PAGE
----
books: [
    {
      title: 'Leonardo Da Vinci',
      price: 50.00,
    }
  ]
};

author.books.push({
  title: 'Steve Jobs',
  price: 10.00
});

Just an author object and then we add a new book to this author. The push method updates the book's array reference. It's a "mutate" method. Let's see if you use the const assertion as const:

const author = {
  name: 'Walter Isaacson',
  email: 'walter.isaacson@mail.com',
  books: [
    {
      title: 'Leonardo Da Vinci',
      price: 50.00,
    }
  ]
} as const;

author.books.push({
  title: 'Steve Jobs',
  price: 10.00
});
// Property 'push' does not exist on type
// 'readonly [{ readonly title: "Leonardo Da Vinci"; readonly price: 50; }]'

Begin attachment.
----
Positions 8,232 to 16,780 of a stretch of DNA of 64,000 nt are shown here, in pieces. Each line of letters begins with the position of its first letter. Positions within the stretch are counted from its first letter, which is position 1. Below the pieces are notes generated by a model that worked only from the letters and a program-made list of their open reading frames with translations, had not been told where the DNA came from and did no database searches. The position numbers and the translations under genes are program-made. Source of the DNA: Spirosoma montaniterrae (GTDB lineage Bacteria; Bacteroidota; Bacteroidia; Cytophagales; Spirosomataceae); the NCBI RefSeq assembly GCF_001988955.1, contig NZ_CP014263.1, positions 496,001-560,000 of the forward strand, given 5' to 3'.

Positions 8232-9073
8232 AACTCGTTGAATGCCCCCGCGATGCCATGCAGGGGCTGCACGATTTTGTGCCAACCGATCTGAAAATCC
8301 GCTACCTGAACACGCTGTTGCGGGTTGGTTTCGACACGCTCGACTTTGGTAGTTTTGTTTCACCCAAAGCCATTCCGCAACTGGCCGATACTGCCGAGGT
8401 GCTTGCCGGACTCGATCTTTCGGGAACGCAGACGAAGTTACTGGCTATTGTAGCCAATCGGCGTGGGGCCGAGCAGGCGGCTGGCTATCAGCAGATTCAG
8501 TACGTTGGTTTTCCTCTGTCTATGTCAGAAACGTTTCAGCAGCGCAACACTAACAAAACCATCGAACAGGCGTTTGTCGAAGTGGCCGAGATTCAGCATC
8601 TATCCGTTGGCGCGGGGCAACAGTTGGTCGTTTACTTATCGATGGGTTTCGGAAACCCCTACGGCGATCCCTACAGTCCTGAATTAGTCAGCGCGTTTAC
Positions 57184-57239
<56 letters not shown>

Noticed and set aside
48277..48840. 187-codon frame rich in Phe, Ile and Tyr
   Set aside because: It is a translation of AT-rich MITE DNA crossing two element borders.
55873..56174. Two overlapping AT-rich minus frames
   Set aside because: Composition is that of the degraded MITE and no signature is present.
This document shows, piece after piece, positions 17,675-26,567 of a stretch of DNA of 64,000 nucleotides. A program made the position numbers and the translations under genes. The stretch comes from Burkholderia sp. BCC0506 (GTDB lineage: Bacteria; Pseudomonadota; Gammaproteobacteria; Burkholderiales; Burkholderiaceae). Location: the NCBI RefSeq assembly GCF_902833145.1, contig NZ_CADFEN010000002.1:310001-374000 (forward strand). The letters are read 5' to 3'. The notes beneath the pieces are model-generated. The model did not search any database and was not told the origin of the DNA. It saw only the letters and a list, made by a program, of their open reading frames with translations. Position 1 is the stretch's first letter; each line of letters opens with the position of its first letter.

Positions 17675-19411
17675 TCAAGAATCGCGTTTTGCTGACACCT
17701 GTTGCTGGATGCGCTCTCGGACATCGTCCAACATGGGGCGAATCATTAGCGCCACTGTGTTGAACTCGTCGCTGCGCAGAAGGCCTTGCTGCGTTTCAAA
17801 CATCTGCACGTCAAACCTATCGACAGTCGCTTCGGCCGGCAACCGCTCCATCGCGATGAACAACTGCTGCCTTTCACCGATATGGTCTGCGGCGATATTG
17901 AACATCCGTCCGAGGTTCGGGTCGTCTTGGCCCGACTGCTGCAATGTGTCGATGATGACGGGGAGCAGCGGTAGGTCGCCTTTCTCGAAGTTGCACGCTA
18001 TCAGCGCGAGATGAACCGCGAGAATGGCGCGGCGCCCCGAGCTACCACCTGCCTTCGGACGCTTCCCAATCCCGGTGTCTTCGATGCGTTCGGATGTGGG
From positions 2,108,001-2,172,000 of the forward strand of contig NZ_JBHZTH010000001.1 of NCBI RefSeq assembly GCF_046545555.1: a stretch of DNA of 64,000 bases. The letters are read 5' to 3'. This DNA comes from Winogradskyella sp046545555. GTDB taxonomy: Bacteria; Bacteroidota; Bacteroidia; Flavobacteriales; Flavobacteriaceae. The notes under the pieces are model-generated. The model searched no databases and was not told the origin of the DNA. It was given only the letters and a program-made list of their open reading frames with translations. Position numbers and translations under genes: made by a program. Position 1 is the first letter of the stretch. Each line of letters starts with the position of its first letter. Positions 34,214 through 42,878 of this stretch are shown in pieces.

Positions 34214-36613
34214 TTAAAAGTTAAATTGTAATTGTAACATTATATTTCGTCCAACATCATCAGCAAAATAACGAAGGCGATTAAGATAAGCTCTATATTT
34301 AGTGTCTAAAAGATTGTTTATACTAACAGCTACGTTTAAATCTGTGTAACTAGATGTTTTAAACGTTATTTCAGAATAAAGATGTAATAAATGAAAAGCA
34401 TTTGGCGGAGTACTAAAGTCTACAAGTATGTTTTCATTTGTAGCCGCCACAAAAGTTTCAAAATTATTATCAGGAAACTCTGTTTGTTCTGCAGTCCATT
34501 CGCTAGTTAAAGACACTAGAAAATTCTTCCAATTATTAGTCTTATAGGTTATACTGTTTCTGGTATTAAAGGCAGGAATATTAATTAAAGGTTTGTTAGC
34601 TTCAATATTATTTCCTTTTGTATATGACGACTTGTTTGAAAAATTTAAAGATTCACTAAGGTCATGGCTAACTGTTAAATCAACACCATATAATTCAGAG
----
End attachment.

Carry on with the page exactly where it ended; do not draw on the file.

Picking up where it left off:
The compiler won't compile. It gets an error on the author's object. It's is now readonly, and as a readonly object, it has no method called push (or any "mutate" method). We added a constraint to the author's object. Before it was a specific type (with all the "mutate" methods), and now we narrowed the type to be almost the same, but without the "mutate" methods. Type narrowing.

To continue, let's add types to this object. The book and the author:

type Book = {
  title: string;
  price: number;
};

type Author = {
  name: string;
  email: string;
  books: Book[];
};

Add the type to the author object:

const author: Author = {
  name: 'Walter Isaacson',
  email: 'walter.isaacson@mail.com',
  books: [
    {
      title: 'Leonardo Da Vinci',
      price: 50.00,
    }
  ]
};

Add the type to a new book object:

const book: Book = {
  title: 'Steve Jobs',
  price: 30
};

And now we can add the new book to the author:

author.name = 'TK';
author.books.push(book);

It works just fine!

I want to show another way to add immutability in compile time. Typescript has an utility type called Readonly.